Functional dyspepsia is a gastrointestinal disorder manifesting in stomach pain and motility-related complaints. In order to distinguish this condition from peptic ulcer disease, it is sometimes also referred to as non-ulcer dyspepsia.
While upper abdominal pain is one of the more frequent symptoms of FD, diagnostic criteria as established by the Rome foundation only require one of the symptoms sensation of fullness, satiation despite having consumed only small amounts of food, abdominal pain or burning. As per definition, epigastric pain and burning sensations are characteristic for FD, but some patients describe lower abdominal pain, too . It cannot be ruled out, though, that lower abdominal pain results from concurrent irritable bowel syndrome rather than from FD itself. The vast majority of FD patients presents with more than one of the aforementioned symptoms. Additionally, nausea, eructation and vomiting may be experienced.
Clinically, PDS and EPS are distinguished. Patients suffering from PDS report an exacerbation of symptoms shortly after ingestion of food. It is not uncommon to hear that determined foods are more likely to trigger indigestion than others. Some patients claim intake of hot food to be more frequently associated with FD symptoms. In contrast, EPS patients suffer from similar symptoms that do, however, not manifest in any temporal connection to meals. Patients may experience periods of PDS and EPS.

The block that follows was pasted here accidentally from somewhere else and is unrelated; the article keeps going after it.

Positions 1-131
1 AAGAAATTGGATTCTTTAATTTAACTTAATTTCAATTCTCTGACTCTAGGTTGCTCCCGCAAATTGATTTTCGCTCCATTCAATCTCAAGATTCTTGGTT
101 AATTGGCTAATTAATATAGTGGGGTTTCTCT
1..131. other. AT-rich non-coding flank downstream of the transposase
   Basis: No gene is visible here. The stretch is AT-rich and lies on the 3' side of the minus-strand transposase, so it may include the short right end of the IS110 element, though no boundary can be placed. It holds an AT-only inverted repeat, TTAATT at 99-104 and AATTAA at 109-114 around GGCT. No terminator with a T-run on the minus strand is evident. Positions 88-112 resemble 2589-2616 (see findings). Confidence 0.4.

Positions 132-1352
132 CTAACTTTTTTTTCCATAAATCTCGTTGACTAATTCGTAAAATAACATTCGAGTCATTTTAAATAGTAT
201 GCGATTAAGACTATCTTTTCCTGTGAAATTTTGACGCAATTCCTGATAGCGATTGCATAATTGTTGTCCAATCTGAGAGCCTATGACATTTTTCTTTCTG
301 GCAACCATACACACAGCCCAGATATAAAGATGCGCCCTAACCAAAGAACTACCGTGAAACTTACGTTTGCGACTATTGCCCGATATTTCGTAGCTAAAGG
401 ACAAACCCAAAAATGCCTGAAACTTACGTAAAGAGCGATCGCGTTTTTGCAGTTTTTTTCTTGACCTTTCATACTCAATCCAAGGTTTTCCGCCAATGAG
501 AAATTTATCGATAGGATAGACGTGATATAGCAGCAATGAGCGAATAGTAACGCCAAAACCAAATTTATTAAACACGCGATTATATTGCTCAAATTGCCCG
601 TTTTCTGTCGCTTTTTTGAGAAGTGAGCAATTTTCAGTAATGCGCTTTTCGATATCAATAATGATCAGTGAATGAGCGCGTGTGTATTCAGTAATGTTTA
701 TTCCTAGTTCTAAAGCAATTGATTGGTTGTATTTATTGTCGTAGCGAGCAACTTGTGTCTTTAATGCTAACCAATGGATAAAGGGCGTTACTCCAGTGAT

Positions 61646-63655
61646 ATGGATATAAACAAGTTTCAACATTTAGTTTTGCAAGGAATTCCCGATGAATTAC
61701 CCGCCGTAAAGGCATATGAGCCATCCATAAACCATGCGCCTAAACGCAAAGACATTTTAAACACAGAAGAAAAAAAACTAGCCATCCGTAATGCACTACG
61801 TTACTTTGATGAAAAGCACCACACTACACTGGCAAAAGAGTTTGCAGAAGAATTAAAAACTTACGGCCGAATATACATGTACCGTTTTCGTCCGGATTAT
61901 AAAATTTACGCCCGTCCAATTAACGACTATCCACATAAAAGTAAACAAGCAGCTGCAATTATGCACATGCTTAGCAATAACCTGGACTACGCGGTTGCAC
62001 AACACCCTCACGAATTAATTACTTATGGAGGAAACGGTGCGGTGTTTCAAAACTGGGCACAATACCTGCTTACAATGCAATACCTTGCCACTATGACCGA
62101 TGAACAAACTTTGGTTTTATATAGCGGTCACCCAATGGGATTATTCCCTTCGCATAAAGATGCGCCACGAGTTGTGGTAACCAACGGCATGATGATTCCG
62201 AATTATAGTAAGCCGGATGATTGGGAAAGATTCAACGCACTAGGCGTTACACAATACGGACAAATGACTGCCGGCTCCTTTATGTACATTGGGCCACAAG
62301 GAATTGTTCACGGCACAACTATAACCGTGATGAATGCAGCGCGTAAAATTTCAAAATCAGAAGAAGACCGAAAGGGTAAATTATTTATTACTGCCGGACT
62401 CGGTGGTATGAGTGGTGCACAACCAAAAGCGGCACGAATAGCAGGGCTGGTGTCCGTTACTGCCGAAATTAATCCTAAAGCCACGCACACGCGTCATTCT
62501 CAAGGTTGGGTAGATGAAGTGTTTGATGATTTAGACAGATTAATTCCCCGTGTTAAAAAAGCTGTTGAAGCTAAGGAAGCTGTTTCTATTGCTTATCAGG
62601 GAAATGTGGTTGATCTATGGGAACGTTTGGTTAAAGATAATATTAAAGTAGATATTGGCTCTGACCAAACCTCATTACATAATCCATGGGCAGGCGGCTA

While diagnosis of FD is based on clinical criteria, anamnesis, physical examination and additional diagnostic measures are indicated to identify a possibly underlying disease. Here, patients may benefit from a multidisciplinary approach. The following tests may be valuable:
Causative treatment is not available. Any therapy aims at relieving symptoms and improving life quality and psychological condition of the patient.
Dietary adjustments may be helpful and FD patients are generally recommended to prefer many small meals over few bigger ones. If patients identified determined foods that exacerbate their condition, such comestibles should be avoided. Food rich in fat may delay gastric emptying and worsen the symptoms. Thus, it should be consumed in very small amounts.
With regards to drug therapy, prokinetics and acid-reducing drugs, i.e., proton pump inhibitors (omeprazole, lansoprazole, pantoprazole and others) and histamine receptor antagonists (e.g., cimetidine, ranitidine) are most frequently administered. Antacids have not proven effective.
Antibiotic therapy in order to eradicate H. pylori is only recommended if an infection with this pathogen has been verified. Otherwise, side effects likely outweigh the benefits of this therapeutic approach.
Although FD is characterized by episodes of remission and recurrence, it is a chronic disorder and about three out of four patients diagnosed with FD or related gastrointestinal diseases suffers from indigestion for several years .
A variety of etiologic factors has been related with FD.